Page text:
After your surgery, you will spend a short time in the Recovery Room before being transferred to the Thoracic Intermediate Care Unit (TICU) on 11B. Some patients may require additional monitoring that can only be provided in the Surgical Intensive Care Unit (SICU). This decision is made at the discretion of your surgeon, and usually you will know if you are going to be cared for in the SICU before you go in for your surgery. Sometimes, however, space considerations or other circumstances beyond our control warrant a different bed assignment.
You will stay in the recovery room for 1-2 hours until you are ready to be transferred to the TICU or SICU. In the recovery room you will have a chest x-ray and the nurse will take your vital signs every 15 minutes. You can expect the following lines and tubes to be in place:
The TICU is a 20-bed unit with 4 additional beds specially constructed for lung transplant patients (male-female mixed) that provides 24-hour monitored care with one nurse for every two patients. Your stay in the TICU will last about two to three days. This is a busy and critical time in your recovery from surgery. Many factors contribute to a successful recovery. For instance, it is essential for you to actively participate with chest physical therapy and ambulation, as this promotes recovery and prevents complications.
You will begin deep breathing and coughing exercises on the evening of your surgery. These exercises will help clear the secretions from your lungs and prevent pneumonia.
You may be worried about pain control during coughing, but you will have an epidural catheter placed in your spine which delivers medicine to control your pain. This line is placed by the anesthesiologist while you are asleep and it delivers pain medication directly to the site of your surgery. Most patients find their pain control to be excellent.
You will be getting out of bed and walking on the morning after surgery. There are several exceptions to this rule, which will be discussed with you if you fall into an "exception" category. We use a specially adapted walker that provides extra support and oxygen. Walking will help your breathing and keep your strength up following surgery. The nurse or therapist will accompany you when you walk.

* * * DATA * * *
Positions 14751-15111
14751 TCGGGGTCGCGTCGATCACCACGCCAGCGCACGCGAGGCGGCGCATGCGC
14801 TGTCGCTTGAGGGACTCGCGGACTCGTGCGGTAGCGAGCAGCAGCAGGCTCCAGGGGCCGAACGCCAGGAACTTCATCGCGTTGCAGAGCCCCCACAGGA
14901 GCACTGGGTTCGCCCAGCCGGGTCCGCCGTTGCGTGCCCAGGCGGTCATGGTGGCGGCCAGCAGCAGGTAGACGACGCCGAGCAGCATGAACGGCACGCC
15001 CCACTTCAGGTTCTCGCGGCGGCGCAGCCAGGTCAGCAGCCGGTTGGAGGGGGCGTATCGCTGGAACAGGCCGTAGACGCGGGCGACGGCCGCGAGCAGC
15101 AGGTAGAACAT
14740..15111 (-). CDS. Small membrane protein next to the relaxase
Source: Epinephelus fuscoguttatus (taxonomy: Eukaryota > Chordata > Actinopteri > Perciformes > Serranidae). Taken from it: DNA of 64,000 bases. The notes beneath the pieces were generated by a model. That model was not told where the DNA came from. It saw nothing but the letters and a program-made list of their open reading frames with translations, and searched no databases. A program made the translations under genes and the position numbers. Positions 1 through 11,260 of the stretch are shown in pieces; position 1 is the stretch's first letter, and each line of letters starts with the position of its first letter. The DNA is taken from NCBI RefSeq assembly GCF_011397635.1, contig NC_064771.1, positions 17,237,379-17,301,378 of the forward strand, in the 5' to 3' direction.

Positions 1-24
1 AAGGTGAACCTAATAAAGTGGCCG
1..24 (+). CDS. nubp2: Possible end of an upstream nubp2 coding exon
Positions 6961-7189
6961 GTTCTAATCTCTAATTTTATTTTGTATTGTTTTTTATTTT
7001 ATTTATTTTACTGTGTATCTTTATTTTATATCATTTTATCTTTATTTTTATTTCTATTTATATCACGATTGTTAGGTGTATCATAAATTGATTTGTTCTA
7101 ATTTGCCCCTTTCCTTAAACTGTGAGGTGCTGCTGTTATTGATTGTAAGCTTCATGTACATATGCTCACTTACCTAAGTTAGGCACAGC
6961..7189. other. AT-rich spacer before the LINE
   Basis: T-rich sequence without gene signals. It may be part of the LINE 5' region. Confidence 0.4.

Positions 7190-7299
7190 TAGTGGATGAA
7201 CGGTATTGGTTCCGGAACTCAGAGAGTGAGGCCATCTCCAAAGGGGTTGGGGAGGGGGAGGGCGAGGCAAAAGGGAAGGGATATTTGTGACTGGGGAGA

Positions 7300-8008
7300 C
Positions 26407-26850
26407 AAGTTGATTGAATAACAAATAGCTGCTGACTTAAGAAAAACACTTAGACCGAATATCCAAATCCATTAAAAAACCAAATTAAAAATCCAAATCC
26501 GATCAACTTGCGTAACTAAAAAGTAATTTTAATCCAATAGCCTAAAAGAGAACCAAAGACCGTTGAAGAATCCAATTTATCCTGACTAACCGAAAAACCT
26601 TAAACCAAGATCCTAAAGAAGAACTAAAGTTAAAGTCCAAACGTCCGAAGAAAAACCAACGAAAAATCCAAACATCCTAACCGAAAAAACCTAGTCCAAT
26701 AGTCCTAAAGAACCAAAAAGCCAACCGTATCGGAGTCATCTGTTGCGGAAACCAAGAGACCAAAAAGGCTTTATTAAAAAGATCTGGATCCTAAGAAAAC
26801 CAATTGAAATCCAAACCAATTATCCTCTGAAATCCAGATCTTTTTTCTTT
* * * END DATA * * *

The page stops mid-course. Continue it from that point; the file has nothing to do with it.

For the first few days after your surgery you will need extra oxygen, but as your lung heals you will find you need it less and less. Several days after surgery the chest tube will be removed.
You will begin shoulder exercises as soon as you can tolerate them. These exercises are important, because without them your shoulder may stiffen up.
The therapist will also begin chest physiotherapy, which involves tapping on your back to loosen the secretions in your lung. Your lung always produces secretions after surgery. It is part of the healing process. The percussion techniques used during chest physiotherapy will make it easier for you to cough up the secretions. Some patients worry that coughing will break open the incision, but this will not happen and it is important to keep coughing.
While you have the chest tubes in place, daily chest x-rays will be taken. The chest films are used to help decide when to take the tubes out. The timing of removal of these tubes varies greatly from person to person. Don't be discouraged if your roommate's tubes are removed before yours.
Try to catch naps whenever possible. Rest is important to the healing process. Nourishment is also vital to healing. Although you may not be hungry, try to eat something at each meal.
Because various aspects of your nursing care must be administered 24 hours a day, you may notice while you are in the TICU that your normal sleep routine is disrupted. Although you may feel tired, you may be awoken at night for chest physical therapy, and vital signs are taken periodically throughout the night. As you continue to improve after surgery, your need for aggressive care at night will decrease and your opportunity to sleep for longer periods of time will increase.
When you are ready to leave the TICU, you will be transferred to a general surgical bed on 11B, 11C, or 11D.
You will be discharged the day after your chest tubes are removed. The usual length of stay is 5-7 days, but length of stay varies depending on the extent of your surgery. Your follow-up visit will be 10-14 days after discharge.
When you are ready to leave the hospital, you will be given a follow-up appointment with the surgeon, and will receive written discharge instructions and prescriptions from your nurse.